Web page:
Lawin O'Brien A.,Imperial College London |
Dall'Asta A.,Imperial College London |
Dall'Asta A.,University of Parma |
Tapon D.,Imperial College London |
And 7 more authors.
Prenatal Diagnosis | Year: 2016
Background: Few data exist describing laboratory related failure rates in prenatal diagnosis. The aim of this study is to assess the laboratory associated failure rate for karyotype, QF-PCR and CGH-array following amniocentesis in relation to gestation. Methods: Retrospective database study of amniocenteses performed 2004–2014 comparing laboratory failure rate for karyotype, QF-PCR and CGH-array between 16 + 0 and 40 + 0 weeks' gestation. Results: A total of 10 484 amniotic fluid test results were collected in three databases. Karyotype failed in 41/1797 (2.3%) tests; failure rate was significantly greater with advancing gestation reaching 43% at 36–40 weeks. QF-PCR failed in 132/5715 tests (2.3%) and was significantly greater with advancing gestation reaching 7% at 36–40 weeks. For CGH-array, 10/298 tests (3.4%) failed analysis. In one case, no result was obtainable by any technique. Conclusions: These data provide gestation specific laboratory failure rates for amniocentesis enabling informed decisions about the timing and laboratory technique most applicable to the clinical situation. Before 20 weeks, karyotype is least likely to fail of the three techniques. However, in the late third trimester, QF-PCR and, in particular, karyotyping are more likely to fail than CGH-array. Although there is some overlap between the three different tests, they may be preferentially offered in different clinical scenarios. © 2016 John Wiley & Sons, Ltd. © 2016 John Wiley & Sons, Ltd.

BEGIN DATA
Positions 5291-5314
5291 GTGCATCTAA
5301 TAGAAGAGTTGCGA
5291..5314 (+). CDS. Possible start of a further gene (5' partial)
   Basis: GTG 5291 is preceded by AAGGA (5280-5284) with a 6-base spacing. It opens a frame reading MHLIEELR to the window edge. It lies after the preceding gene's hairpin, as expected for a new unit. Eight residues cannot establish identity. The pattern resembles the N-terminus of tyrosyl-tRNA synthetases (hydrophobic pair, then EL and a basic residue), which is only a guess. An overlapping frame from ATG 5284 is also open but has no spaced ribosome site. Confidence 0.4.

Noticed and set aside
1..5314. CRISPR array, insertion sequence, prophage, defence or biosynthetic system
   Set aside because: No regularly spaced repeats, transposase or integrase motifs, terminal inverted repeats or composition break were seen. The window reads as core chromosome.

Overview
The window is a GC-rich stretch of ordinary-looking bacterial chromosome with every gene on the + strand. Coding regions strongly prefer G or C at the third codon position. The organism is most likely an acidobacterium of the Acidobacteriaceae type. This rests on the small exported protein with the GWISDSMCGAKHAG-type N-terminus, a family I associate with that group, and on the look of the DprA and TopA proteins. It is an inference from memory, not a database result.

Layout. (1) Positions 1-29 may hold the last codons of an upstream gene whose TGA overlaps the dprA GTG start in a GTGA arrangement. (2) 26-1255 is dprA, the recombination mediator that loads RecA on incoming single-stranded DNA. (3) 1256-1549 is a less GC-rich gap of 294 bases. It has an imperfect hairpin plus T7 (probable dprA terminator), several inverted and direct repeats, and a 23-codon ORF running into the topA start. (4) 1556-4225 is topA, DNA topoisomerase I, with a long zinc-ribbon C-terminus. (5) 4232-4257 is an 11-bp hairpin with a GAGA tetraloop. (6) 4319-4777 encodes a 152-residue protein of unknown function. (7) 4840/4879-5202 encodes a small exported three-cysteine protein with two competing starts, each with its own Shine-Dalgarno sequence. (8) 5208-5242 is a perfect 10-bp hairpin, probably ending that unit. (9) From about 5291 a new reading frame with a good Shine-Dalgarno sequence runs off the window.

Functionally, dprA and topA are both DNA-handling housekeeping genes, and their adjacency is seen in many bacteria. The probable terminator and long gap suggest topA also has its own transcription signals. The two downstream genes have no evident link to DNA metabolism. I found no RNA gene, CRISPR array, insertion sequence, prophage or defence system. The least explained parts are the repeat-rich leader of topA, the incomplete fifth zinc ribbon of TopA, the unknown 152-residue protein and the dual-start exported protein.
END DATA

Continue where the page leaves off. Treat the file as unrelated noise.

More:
Van Kogelenberg M.,University of Otago |
Ghedia S.,Sydney Childrens Hospital |
McGillivray G.,Murdoch Childrens Research Institute |
Bruno D.,Murdoch Childrens Research Institute |
And 10 more authors.
Molecular Syndromology | Year: 2010